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OSHO Online Library   »   The Books   »   Reflections on Khalil Gibran's The Prophet
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Chapter 44: Become Again an Innocent Child

He turned to the fourth man, and he asked the same question. And the fourth man had tears in his eyes and he collapsed at Bodhidharma’s feet, not saying a single word.

Bodhidharma said, “I understand your silence. But these thousands of people will not understand it. You have to bring your experience into words. Say it!”

And the man with tears said, “I don’t know.”

And Bodhidharma said, “You are going to be my successor, because the person who can say ‘I do not know’ has already reached to the door of the temple of wisdom, he is already standing at the door. His innocence, his not-knowing, is the beginning of knowing.”

Kahlil Gibran says:

Wise men have come to you to give you their wisdom.

They were not truly wise, nor was what they gave you authentic wisdom; they only went on transferring borrowed knowledge from one generation to another generation. Neither was it their experience, nor the experience of those who had given it to them.

I came to take of your wisdom.

That’s why a true master is going to be condemned by the whole world, for the simple reason that he does not give anything to you - on the contrary, he goes on taking things away from you. He leaves you utterly naked, in a state of innocence like a child. Only from there your real growth starts. Only from there is the true beginning.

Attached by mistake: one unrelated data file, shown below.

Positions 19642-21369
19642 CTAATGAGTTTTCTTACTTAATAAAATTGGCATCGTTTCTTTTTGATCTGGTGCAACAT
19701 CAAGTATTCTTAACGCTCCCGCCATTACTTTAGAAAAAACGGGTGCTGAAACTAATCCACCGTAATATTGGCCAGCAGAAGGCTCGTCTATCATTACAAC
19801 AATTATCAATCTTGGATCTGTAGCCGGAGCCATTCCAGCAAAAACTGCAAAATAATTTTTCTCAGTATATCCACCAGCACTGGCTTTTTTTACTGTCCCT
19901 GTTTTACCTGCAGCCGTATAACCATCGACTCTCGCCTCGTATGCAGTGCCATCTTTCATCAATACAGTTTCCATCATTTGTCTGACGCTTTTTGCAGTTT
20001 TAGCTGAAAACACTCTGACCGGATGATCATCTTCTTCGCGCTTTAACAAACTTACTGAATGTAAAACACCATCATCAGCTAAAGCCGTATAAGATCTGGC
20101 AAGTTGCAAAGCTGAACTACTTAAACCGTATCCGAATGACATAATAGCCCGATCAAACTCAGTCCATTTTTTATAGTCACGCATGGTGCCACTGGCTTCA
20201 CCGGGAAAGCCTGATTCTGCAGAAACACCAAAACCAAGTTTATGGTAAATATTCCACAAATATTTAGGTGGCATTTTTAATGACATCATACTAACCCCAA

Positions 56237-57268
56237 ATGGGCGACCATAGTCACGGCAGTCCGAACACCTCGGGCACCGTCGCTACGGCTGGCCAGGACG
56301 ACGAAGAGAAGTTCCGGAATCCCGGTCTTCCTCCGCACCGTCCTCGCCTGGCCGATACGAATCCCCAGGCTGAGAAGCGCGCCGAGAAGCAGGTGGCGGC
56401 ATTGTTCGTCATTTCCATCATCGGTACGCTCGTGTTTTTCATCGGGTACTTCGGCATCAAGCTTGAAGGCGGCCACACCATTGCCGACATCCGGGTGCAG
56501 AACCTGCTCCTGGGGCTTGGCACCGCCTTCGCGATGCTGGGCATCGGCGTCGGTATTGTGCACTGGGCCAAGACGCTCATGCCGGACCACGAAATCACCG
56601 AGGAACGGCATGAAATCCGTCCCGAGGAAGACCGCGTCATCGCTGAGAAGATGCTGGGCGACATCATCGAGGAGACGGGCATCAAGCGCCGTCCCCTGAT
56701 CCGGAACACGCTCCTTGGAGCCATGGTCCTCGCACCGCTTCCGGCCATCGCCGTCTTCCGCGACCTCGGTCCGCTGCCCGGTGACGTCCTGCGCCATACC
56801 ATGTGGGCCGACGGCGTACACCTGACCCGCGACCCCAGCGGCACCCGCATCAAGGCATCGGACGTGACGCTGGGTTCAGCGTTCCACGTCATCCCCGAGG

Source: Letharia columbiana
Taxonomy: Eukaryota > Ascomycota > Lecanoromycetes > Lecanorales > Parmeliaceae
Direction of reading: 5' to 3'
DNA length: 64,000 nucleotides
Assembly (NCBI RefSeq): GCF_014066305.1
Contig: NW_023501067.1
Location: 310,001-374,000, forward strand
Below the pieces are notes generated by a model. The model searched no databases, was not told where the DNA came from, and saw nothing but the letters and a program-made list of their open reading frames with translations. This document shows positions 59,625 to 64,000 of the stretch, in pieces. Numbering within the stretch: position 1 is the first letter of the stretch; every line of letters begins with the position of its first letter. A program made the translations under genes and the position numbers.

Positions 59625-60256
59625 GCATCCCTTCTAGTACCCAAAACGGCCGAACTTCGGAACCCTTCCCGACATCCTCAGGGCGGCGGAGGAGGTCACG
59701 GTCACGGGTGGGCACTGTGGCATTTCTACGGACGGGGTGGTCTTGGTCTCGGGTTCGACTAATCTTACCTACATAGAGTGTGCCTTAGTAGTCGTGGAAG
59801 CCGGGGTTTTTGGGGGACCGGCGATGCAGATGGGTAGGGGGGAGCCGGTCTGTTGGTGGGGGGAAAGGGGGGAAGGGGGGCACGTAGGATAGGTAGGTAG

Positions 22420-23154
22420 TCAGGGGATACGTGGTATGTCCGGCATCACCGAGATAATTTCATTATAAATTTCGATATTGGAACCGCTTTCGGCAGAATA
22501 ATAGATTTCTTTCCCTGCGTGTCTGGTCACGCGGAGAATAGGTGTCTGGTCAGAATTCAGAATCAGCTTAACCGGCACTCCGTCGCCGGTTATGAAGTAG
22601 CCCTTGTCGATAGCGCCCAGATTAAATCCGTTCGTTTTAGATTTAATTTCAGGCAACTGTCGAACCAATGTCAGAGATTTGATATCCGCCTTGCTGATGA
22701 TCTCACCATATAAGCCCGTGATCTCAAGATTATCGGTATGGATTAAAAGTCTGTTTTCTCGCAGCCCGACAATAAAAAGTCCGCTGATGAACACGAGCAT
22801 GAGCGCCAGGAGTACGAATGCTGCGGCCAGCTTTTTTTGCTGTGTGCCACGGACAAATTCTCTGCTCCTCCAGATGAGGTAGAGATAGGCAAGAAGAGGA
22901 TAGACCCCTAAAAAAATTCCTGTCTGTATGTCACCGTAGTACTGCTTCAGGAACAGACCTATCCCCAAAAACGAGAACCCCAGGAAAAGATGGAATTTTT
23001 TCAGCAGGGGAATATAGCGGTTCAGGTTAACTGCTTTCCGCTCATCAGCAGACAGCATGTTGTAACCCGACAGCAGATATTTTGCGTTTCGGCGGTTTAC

And behold I have found that which is greater than wisdom.

What is greater than wisdom? Innocence is greater than wisdom because wisdom is only a collection of empty words.

Innocence is a transformation of your whole being, as if you are cleaned of all dust - you have just taken a shower. The freshness of innocence, the youthfulness of innocence, deepens slowly, slowly and makes you aware of your immortality. That’s why he said: And behold I have found that which is greater than wisdom.

Wisdom will not do. It is good for scholars and the priests and the preachers and the popes and the shankaracharyas and the imams - but it is not enough for a true seeker. The true seeker wants not to know the truth, he wants to become it. He does not want to see God, he wants to feel godliness in his own being.

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